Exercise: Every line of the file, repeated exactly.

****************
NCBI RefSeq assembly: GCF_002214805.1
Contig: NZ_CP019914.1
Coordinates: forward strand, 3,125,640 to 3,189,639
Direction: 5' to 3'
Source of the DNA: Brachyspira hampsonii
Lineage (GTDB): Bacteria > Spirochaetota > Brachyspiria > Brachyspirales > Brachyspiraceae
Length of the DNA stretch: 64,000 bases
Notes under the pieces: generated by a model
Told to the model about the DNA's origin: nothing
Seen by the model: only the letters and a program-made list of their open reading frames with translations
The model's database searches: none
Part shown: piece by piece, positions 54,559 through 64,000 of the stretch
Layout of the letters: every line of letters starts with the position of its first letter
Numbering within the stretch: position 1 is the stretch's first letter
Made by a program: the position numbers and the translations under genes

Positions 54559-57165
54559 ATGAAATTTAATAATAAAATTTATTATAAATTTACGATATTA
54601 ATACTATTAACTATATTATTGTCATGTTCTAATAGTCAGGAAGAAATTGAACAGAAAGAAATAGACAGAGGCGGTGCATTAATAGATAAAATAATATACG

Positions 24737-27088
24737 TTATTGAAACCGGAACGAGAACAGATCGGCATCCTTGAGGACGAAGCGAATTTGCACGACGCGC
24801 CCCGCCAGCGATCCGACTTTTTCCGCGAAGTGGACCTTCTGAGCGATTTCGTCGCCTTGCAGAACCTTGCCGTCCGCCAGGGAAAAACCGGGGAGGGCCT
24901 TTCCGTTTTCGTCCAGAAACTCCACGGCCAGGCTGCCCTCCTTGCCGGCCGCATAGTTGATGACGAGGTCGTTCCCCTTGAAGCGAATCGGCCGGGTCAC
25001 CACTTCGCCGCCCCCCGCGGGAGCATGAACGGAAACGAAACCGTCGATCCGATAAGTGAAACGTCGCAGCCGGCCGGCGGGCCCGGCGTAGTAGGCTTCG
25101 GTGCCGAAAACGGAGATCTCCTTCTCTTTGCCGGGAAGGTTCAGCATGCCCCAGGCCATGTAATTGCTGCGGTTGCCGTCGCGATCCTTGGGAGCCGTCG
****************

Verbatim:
NCBI RefSeq assembly: GCF_002214805.1
Contig: NZ_CP019914.1
Coordinates: forward strand, 3,125,640 to 3,189,639
Direction: 5' to 3'
Source of the DNA: Brachyspira hampsonii
Lineage (GTDB): Bacteria > Spirochaetota > Brachyspiria > Brachyspirales > Brachyspiraceae
Length of the DNA stretch: 64,000 bases
Notes under the pieces: generated by a model
Told to the model about the DNA's origin: nothing
Seen by the model: only the letters and a program-made list of their open reading frames with translations
The model's database searches: none
Part shown: piece by piece, positions 54,559 through 64,000 of the stretch
Layout of the letters: every line of letters starts with the position of its first letter
Numbering within the stretch: position 1 is the stretch's first letter
Made by a program: the position numbers and the translations under genes

Positions 54559-57165
54559 ATGAAATTTAATAATAAAATTTATTATAAATTTACGATATTA
54601 ATACTATTAACTATATTATTGTCATGTTCTAATAGTCAGGAAGAAATTGAACAGAAAGAAATAGACAGAGGCGGTGCATTAATAGATAAAATAATATACG

Positions 24737-27088
24737 TTATTGAAACCGGAACGAGAACAGATCGGCATCCTTGAGGACGAAGCGAATTTGCACGACGCGC
24801 CCCGCCAGCGATCCGACTTTTTCCGCGAAGTGGACCTTCTGAGCGATTTCGTCGCCTTGCAGAACCTTGCCGTCCGCCAGGGAAAAACCGGGGAGGGCCT
24901 TTCCGTTTTCGTCCAGAAACTCCACGGCCAGGCTGCCCTCCTTGCCGGCCGCATAGTTGATGACGAGGTCGTTCCCCTTGAAGCGAATCGGCCGGGTCAC
25001 CACTTCGCCGCCCCCCGCGGGAGCATGAACGGAAACGAAACCGTCGATCCGATAAGTGAAACGTCGCAGCCGGCCGGCGGGCCCGGCGTAGTAGGCTTCG
25101 GTGCCGAAAACGGAGATCTCCTTCTCTTTGCCGGGAAGGTTCAGCATGCCCCAGGCCATGTAATTGCTGCGGTTGCCGTCGCGATCCTTGGGAGCCGTCG